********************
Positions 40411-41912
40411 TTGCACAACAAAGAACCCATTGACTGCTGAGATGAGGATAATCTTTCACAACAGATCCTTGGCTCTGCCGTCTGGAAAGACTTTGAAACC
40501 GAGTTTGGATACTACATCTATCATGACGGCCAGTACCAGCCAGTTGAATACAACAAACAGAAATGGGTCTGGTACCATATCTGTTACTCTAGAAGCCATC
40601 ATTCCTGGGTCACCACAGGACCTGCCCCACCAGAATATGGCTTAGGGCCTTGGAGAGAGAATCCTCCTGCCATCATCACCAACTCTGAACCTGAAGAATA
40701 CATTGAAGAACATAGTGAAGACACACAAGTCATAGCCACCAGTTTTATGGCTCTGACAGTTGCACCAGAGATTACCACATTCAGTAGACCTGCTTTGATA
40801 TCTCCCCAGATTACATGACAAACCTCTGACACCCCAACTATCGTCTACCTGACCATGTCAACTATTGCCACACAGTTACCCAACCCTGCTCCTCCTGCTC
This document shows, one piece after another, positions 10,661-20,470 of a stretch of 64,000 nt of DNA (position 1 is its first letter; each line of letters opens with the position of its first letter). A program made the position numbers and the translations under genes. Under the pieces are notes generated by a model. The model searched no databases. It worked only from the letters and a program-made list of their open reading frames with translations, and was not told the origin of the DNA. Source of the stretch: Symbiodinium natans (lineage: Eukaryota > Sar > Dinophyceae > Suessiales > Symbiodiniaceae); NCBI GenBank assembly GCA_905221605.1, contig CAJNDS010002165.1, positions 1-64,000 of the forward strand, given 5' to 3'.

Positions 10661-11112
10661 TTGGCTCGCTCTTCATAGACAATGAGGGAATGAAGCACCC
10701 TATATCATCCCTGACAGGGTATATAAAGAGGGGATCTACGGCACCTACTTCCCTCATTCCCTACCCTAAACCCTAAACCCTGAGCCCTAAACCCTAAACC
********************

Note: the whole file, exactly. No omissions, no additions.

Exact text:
Positions 40411-41912
40411 TTGCACAACAAAGAACCCATTGACTGCTGAGATGAGGATAATCTTTCACAACAGATCCTTGGCTCTGCCGTCTGGAAAGACTTTGAAACC
40501 GAGTTTGGATACTACATCTATCATGACGGCCAGTACCAGCCAGTTGAATACAACAAACAGAAATGGGTCTGGTACCATATCTGTTACTCTAGAAGCCATC
40601 ATTCCTGGGTCACCACAGGACCTGCCCCACCAGAATATGGCTTAGGGCCTTGGAGAGAGAATCCTCCTGCCATCATCACCAACTCTGAACCTGAAGAATA
40701 CATTGAAGAACATAGTGAAGACACACAAGTCATAGCCACCAGTTTTATGGCTCTGACAGTTGCACCAGAGATTACCACATTCAGTAGACCTGCTTTGATA
40801 TCTCCCCAGATTACATGACAAACCTCTGACACCCCAACTATCGTCTACCTGACCATGTCAACTATTGCCACACAGTTACCCAACCCTGCTCCTCCTGCTC
This document shows, one piece after another, positions 10,661-20,470 of a stretch of 64,000 nt of DNA (position 1 is its first letter; each line of letters opens with the position of its first letter). A program made the position numbers and the translations under genes. Under the pieces are notes generated by a model. The model searched no databases. It worked only from the letters and a program-made list of their open reading frames with translations, and was not told the origin of the DNA. Source of the stretch: Symbiodinium natans (lineage: Eukaryota > Sar > Dinophyceae > Suessiales > Symbiodiniaceae); NCBI GenBank assembly GCA_905221605.1, contig CAJNDS010002165.1, positions 1-64,000 of the forward strand, given 5' to 3'.

Positions 10661-11112
10661 TTGGCTCGCTCTTCATAGACAATGAGGGAATGAAGCACCC
10701 TATATCATCCCTGACAGGGTATATAAAGAGGGGATCTACGGCACCTACTTCCCTCATTCCCTACCCTAAACCCTAAACCCTGAGCCCTAAACCCTAAACC